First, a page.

South Asian Weddings

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Re: Hello! New here...

  • Meghana55Meghana55 member
    100 Comments
    edited December 2011
    The advance parole should allow him to travel and as long has he has an I-485 pending (even better if the I-130 is approved).  The only sucky part is that the advance parole is not a secure document like a visa so he will be placed in secondary inspection and questioned (and since he's an F-1 he may get hasseled more).  And of course you are correct that there is a possibiliy that they would deny him entry although it's not as common. 
  • Meghana55Meghana55 member
    100 Comments
    edited December 2011
    And the FILs said they just want to be there, even if we just go to the courthouse to sign papers. LOL I've NEVER heard an indian parent say they'd be fine with a JOP wedding!!  haha  That would have never flown with our families!
  • edited December 2011
    His family is definitely unique!  Before FI came to the U.S. for school, his mom told him that she'd be happy with anyone he decided to date/bring home, even if he came home and said "mom this is my boyfriend".  Hahaha. I still tease him about that one.I know I definitely lucked out.  We know one person who dated an Indian guy for 3 years without his parents ever knowing, because they wouldn't approve.  And another friend of mine is dating a guy whose parents are still trying to set up an arranged marriage for him. Yikes!
  • edited December 2011
    Snoozy, your ILs sound fabulous!!  If everyone is flexible with customs/traditions, you are soooo golden.  That said, my family and my husband's family were also super flexible and we ended up with two weddings (it's just way too hard to have a traditional Catholic ceremony combined with anything Hindu).  If you're not Catholic, you're set, though!
  • edited December 2011
    I highly encourage being risk averse when it comes to visas, immigration, the US government, and any traveling. FI and I have been dealing with immigration and visa issues for 2.5 years and we've been long distance the entire time. And it all started with him traveling abroad during a time that an extension had been filed for his visa which mysteriously was not in their system when he tried to come back to the country and the people he dealt with would not even look into it. In any case, after all this time, he is finally coming into the country tomorrow. Last time he was here was Feb. 2007 -- let's just say I'm relieved and won't believe it till I see him set foot on American soil! So the moral of my story is that don't take any chances that are not 100% safe and fool proof -- advance parole and all!
  • edited December 2011
    We haven't been through advanced parole yet, but I would caution against being TOO worried here and really throughout the process.  When I started asking questions, I was getting a lot of overly cautious "doomsday" advice from one attorney in particular.  It was literally worrying me sick.  I talked to several other attorneys who specialize in immigration along the way and they all seemed to say that this person was WAY too cautious and not giving "real world" advice.  If I listened only to this person I'd be "100% okay," but it wasn't worth all of the grief. I was losing sleep (and occasionally fighting with FI) because of all of these overly cautious "what if" scenarios.Again, I'd speak to an immigration attorney, preferably one who offers more "real world" advice, but my understanding of Advanced Parole is that the secondary inspection is really just to authenticate the paperwork.  Lots of people use it, and your attorney can help you in navigating all of this.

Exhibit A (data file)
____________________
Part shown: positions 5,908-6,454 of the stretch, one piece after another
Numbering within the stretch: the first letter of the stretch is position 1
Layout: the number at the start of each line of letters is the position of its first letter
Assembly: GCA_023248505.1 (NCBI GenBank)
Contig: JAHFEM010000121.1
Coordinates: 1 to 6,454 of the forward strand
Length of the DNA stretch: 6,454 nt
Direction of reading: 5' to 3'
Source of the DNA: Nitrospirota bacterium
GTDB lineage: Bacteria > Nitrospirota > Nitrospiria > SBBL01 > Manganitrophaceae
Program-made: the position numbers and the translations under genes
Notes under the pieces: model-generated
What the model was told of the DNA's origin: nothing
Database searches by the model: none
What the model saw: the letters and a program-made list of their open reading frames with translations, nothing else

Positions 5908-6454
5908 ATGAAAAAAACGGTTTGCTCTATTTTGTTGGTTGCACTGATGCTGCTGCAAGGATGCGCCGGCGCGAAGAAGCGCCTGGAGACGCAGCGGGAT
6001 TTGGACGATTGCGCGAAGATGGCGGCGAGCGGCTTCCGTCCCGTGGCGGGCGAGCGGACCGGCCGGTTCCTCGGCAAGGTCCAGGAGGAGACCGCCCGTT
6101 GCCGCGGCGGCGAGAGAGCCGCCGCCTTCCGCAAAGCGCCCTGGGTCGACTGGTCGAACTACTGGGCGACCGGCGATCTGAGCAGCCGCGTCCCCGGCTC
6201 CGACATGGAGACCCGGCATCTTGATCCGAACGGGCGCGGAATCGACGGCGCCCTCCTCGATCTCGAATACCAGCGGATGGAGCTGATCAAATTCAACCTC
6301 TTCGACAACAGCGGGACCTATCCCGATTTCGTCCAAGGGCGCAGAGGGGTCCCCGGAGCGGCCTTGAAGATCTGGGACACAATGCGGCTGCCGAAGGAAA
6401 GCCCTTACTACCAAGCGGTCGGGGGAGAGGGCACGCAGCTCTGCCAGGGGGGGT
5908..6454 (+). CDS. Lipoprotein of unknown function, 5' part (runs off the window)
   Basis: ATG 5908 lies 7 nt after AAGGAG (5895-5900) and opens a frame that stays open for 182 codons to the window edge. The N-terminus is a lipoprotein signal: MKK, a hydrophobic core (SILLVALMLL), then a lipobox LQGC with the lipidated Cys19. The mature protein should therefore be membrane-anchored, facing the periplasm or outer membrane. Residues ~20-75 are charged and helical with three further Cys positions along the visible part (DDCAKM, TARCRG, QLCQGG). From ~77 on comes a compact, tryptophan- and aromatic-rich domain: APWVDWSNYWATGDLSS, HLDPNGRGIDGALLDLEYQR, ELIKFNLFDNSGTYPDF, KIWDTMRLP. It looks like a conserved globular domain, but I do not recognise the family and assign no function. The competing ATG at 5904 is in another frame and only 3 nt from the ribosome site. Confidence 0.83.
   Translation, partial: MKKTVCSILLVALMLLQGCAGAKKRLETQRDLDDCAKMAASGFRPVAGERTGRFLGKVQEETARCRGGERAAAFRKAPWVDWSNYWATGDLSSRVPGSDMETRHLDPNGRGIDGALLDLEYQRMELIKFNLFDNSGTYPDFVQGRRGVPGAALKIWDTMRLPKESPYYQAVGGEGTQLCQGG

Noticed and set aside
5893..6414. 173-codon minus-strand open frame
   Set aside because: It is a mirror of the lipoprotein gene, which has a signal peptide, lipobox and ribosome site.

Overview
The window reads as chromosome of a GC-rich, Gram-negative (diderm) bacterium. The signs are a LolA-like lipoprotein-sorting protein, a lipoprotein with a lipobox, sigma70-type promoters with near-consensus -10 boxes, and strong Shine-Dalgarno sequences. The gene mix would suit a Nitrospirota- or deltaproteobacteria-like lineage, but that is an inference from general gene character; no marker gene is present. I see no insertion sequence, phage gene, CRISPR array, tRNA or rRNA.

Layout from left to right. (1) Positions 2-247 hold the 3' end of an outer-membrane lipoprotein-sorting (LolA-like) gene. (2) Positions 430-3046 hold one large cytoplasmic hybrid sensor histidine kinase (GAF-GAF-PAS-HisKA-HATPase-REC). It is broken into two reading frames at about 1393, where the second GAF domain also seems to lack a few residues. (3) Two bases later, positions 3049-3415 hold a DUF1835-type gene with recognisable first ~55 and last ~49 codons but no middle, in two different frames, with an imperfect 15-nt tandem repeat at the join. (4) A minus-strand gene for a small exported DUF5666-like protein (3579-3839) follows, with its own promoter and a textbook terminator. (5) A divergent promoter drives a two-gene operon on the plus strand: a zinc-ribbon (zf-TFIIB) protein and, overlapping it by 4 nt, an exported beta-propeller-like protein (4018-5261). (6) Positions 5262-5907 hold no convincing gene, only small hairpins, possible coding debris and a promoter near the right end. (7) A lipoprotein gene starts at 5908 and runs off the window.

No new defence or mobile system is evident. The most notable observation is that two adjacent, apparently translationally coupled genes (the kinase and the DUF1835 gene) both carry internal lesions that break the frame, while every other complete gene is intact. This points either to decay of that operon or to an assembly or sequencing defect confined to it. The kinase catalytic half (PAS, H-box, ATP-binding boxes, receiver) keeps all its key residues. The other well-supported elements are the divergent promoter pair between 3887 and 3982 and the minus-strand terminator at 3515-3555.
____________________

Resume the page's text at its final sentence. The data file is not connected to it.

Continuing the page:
• Meghana55Meghana55 member
    100 Comments
    edited December 2011
    secondary inspection is moreso a really big annoyance.  They can keep you there for a couple of hours (sometimes resulting in missed flights if you have connecting flights) sistergh - I totally get that some attorneys are overy cautious.  But be careful, but some are way too lax about stuff like that.  It's better to be a little on the conservative side, particularly because the intention of an F-1 visa holder should be to return to their home country.  Better safe than sorry IMO! megha - that's awful!  I'm sure everything will be fine, but I can't imagine how hard that must have been!
  • Meghana55Meghana55 member
    100 Comments
    edited December 2011
    overy = overly
  • edited December 2011
    I've talked to at least 3 other attorneys that I trust, one of whom is that attorney's superior and another of whom worked as an attorney with USCIS/ICE for quite a while before going into private practice.  My point is it's just easy to let this stuff eat you up and there's no need to spend your life in a fearful vacuum for the next 2 years if you have folks you trust advising you in a real world manner.   
  • Meghana55Meghana55 member
    100 Comments
    edited December 2011
    Also true! :-)  As long as you're speaking to reputable attorneys then I'm sure you're getting appropriate advice!  I just know there are a ton of hack attorneys out there (many located in Edison, NJ) who will tell you anything you want to hear just to get money.  They'll promise you a greencard or H-1B or whatever, even if you have absolutely no chance of getting one.  Didn't mean to scare any of you girls if I did!
  • edited December 2011
    Welcome Snoozy! New here myself ;) and also getting married in NYC. You should check out D2M's SA knotties bio link. It has a lot of wonderful bios/pictures and inspiration.
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